That being said, the metro does not operate 24/7, with the last trains departing anytime between 11.30pm and 1am. So you can expect a mad dash for the last train or face a hefty fee for the country’s expensive taxi services. It’s also worth noting that the metro can get very busy and congested, especially during rush hour and/or the last train of the day.

People are extremely polite

You can find yourself in very funny situations when you ask for directions! People try to help as much as possible but keep apologizing for their English. They can look very tense when talking to you, but are always very polite.

Japan has some amazing remote islands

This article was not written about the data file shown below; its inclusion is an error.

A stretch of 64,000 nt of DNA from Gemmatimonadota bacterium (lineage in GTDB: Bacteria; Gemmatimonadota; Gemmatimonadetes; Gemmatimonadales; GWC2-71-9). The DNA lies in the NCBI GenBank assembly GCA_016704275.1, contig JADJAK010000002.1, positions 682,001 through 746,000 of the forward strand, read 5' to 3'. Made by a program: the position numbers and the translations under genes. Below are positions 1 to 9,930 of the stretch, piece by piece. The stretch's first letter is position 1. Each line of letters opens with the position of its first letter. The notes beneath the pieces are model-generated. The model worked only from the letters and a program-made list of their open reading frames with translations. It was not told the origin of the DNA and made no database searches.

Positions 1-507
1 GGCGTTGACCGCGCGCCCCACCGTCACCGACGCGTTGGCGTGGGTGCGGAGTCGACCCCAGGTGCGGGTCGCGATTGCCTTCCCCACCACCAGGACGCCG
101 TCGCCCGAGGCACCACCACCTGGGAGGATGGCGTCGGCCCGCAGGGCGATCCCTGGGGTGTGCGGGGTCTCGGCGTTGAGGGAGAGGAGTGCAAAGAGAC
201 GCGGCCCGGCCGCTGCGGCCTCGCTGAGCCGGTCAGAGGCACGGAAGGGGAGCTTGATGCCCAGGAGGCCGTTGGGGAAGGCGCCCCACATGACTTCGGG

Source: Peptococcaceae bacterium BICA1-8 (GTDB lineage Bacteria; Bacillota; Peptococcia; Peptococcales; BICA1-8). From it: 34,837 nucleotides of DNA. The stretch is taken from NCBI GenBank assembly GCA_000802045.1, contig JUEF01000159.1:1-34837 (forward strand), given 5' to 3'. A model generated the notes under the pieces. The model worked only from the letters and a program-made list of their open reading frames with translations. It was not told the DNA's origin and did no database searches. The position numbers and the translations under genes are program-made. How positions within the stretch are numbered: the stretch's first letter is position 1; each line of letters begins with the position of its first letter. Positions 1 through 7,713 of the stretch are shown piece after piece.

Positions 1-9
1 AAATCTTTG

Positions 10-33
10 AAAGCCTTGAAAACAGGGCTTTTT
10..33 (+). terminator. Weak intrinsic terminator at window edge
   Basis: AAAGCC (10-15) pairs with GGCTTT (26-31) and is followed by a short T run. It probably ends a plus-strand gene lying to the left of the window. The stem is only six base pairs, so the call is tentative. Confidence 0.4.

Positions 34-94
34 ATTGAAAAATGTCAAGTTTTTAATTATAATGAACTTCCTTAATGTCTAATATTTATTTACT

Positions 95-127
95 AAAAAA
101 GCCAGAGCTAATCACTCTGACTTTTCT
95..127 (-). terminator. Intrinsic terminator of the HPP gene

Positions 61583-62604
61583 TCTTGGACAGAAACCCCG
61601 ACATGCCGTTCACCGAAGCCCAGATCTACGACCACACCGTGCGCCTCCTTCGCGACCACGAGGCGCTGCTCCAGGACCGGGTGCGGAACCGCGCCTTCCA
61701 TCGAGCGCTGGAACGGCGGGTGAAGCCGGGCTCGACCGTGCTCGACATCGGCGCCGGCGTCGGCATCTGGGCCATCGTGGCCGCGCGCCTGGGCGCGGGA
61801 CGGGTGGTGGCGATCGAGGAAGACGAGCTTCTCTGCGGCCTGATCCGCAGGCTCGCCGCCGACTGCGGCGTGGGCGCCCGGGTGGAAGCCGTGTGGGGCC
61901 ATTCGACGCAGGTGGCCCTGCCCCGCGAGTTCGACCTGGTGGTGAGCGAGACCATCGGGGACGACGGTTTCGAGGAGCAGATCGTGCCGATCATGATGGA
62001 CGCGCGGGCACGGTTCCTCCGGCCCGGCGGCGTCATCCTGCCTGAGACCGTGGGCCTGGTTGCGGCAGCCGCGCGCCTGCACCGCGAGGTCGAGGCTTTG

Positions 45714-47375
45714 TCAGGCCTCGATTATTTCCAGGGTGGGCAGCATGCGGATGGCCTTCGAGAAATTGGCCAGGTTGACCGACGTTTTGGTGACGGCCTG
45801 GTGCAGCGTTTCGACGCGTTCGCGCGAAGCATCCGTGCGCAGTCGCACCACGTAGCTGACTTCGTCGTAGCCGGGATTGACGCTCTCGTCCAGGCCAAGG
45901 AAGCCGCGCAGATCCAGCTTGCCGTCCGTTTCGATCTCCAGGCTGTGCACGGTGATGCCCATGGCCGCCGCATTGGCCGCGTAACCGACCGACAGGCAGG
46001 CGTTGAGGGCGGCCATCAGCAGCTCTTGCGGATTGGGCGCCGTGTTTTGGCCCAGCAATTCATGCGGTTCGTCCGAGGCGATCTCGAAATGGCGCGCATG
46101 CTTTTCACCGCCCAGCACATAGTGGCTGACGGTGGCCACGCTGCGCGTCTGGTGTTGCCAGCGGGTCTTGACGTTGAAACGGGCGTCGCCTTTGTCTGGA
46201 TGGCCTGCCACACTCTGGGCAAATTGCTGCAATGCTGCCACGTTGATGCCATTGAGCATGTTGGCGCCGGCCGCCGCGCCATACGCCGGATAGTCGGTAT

Okinawa - a trip to Japan

Yes! You might not expect this from Japan, but it has beautiful white sand beaches and tropical islands. The most famous and the most populous you see in the picture above is Okinawa.

You have no idea what it’s like when tropical island life meets Japanese culture. It’s definitely worth checking out! You can catch many domestic flights to the Japanese islands.

Some of the most beautiful islands:

  • Miyakojima
  • Taketomi
  • Iriomote
  • Tokashiki
  • Check out the full list here

You should definitely consider this option before traveling to Japan and include a return ticket to at least one of these remote islands in your travel itinerary.

Housing is not as expensive as you think

While living in Japan isn’t necessarily cheap, it’s certainly not as expensive as you might think.